Mutiny on the Bounty

Fresh off the success of its widescreen remake of BEN-HUR in 1959, M-G-M greenlit another famous epic—a remake of the studio’s 1935 Best Picture Oscar winner, MUTINY ON THE BOUNTY. The tale of the famous 1789 mutiny aboard the H.M.S. Bounty would seem ripe for a bright, Technicolor touch-up. But as directors and writers came and went, and star Marlon Brando wreaked havoc on the set with his constant demands and his “Method” acting, production costs continued to mount and the film nearly sank the studio.

Fans of the classic 1935 film may be surprised by the two lead performances in the 1962 remake. Brando’s brooding, foppish Fletcher Christian is far from the gung-ho he-man of Clark Gable.  And Trevor Howard’s understated Captain Bligh can’t match Charles Laughton’s menacing performance in the original. The film made a boatload of money, but still less than half (or more) of the reported budget costs. If the 1962 film is missing the dramatic drive of the original, pitch-perfect art direction aboard the actual ship, sweeping cinematography and especially Bronislau Kaper’s magnificent seafaring score do their best to keep this ship afloat.

Kaper’s “Bounty” theme is regal and majestic, as befitting a ship of Her Majesty’s fleet. Oboe, bassoon and accordion convey the lighthearted atmosphere of Portsmouth Harbor as the crew readies the ship. Violins swell with the storm at sea.

A conch horn signals the ship’s arrival in Tahiti with ethnic drums leading the way. Polynesian voices sing the beautiful Oscar-nominated love theme for Fletcher and Maimiti (Tarita), “Follow, Follow Me” (lyrics by Paul Francis Webster). A syncopated orchestra accompanies one of the most memorable scenes occurs as members of the crew help the Tahitian women who stand in the bay like a “string of live pearls” to catch fish. Crackerjack action music pushes the Tahitian royal barge to catch up with the outrigger containing deserting Bounty crewmembers. Fletcher’s death scene contains some of the score’s most beautiful music as the love theme plays as a threnody in the strings.

The best aspects of the film and music come together early on as the Bounty prepares to leave the harbor. Martial brass signal the crew to prep the ship and the celeste swirls as the masts unfurl. Kaper’s majestic “Bounty” theme, a short quote of “Rule Brittania” and wailing French horns send the ship on its way in fine form.

In 2004, Film Score Monthly finally released the complete (and then some) BOUNTY as its 100th CD. The superb 3-CD set contains numerous alternate versions (much of Kaper’s score had to be rewritten twice, sometimes three or four times) and detailed notes about the troubled production and the score.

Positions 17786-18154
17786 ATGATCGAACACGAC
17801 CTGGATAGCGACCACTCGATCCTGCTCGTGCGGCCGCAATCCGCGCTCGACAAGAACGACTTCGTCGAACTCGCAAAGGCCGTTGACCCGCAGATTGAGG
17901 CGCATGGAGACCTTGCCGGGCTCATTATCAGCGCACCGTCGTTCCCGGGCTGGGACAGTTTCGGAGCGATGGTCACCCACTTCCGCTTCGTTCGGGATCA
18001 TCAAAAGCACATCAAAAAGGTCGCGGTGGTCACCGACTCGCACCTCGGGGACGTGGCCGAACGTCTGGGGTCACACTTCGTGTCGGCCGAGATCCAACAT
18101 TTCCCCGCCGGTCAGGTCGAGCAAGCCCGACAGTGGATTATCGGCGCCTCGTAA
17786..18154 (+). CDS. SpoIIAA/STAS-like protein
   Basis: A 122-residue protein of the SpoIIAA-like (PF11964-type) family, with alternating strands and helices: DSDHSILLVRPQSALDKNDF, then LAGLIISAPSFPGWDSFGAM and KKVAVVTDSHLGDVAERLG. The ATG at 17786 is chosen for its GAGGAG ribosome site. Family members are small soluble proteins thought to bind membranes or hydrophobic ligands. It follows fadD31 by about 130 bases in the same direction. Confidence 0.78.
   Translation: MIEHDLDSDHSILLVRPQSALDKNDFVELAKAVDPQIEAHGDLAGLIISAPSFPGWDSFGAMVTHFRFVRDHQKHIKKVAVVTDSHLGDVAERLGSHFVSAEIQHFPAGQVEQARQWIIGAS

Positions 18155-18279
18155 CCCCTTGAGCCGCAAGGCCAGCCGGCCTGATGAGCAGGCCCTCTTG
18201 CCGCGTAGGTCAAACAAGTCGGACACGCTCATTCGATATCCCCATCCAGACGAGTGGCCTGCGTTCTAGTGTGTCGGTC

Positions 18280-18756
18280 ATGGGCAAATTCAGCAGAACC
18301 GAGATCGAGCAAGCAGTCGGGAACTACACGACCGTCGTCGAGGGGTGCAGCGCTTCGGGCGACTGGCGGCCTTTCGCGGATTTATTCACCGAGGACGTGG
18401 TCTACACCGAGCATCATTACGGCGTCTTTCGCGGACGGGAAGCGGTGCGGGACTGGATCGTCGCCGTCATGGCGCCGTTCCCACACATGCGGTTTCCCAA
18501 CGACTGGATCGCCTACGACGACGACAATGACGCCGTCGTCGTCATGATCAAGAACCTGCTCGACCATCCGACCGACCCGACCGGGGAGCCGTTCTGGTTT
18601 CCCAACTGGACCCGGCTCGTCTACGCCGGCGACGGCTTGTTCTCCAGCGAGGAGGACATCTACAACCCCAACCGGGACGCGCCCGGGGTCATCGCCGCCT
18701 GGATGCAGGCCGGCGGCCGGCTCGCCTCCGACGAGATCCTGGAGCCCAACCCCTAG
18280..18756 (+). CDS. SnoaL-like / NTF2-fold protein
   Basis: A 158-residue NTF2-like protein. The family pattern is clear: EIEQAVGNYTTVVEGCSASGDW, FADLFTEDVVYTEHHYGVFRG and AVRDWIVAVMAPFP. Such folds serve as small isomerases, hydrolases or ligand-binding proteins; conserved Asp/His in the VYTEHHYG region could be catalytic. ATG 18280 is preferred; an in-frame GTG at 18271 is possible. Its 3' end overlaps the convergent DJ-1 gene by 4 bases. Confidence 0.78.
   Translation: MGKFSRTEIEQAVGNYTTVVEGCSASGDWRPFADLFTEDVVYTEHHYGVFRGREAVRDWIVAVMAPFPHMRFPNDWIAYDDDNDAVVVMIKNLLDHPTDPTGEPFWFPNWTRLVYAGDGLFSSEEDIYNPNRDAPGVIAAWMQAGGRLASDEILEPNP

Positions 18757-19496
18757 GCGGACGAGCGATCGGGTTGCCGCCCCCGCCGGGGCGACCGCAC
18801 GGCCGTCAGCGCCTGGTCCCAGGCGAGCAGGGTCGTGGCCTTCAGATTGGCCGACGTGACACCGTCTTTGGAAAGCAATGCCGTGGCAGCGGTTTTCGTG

MUTINY ON THE BOUNTY was Kaper’s final score at M-G-M and his final Osar nomination in a long and distinguished career. It is a rousing piece of dramatic scoring and a memorable film score from an underappreciated master of the genre.

8 comments

  1. This is one of my Top 10 film scores of all time! The FSM release is a revelation and every film scores fan should own a copy. There are plenty of cues – especially the action material – that wouldn’t be out of place in a film made today. Sensational music!

    -Erik-

  2. I agree! This is one of the great symphonic scores, and highly definitive of seafaring adventure films. I have a hard time choosing between Bernstein’s HAWAII arrival and Kaper’s for Tahiti – both are memorably spectacular!
    I’m also a big fan of this relatively unpopular 1962 remake of MUTINY ON THE BOUNTY. I think it is luxurious looking; and both Brando and Howard actually add some welcome humor to the oft-told story. I have a copy on the now-defunct, HD-DVD format, and there is much to appreciate in high-definition, so hopefully Warners is intending to at least transfer that superb video master to blu-ray in the near future. Kaper, in particular, deserves the DTS-HD treatment for his work on this one!

    1. I also watched it in HD-DVD, Gary, and it looked spectacular. I can only imagine how much better the video and especially the audio could be on Blu-ray. Here’s hoping one day. Maybe next year for the 50th anniversary?

  3. One of the very best of a very select group of superlative scores that came out in the early sixties and whilst not being accorded Oscars have remained enduring cinema classics and stood the test of time being just as spine tingling as they were back then.

    1. I wonder what it is about that period of film music… Did it have anything to do with the breakdown of the studio system? Last gasp of creativity? New-found freedom? Hmm…

  4. can anyone tell me what the violin music is in the captains cabin where they play together please?

Leave a Reply

Your email address will not be published. Required fields are marked *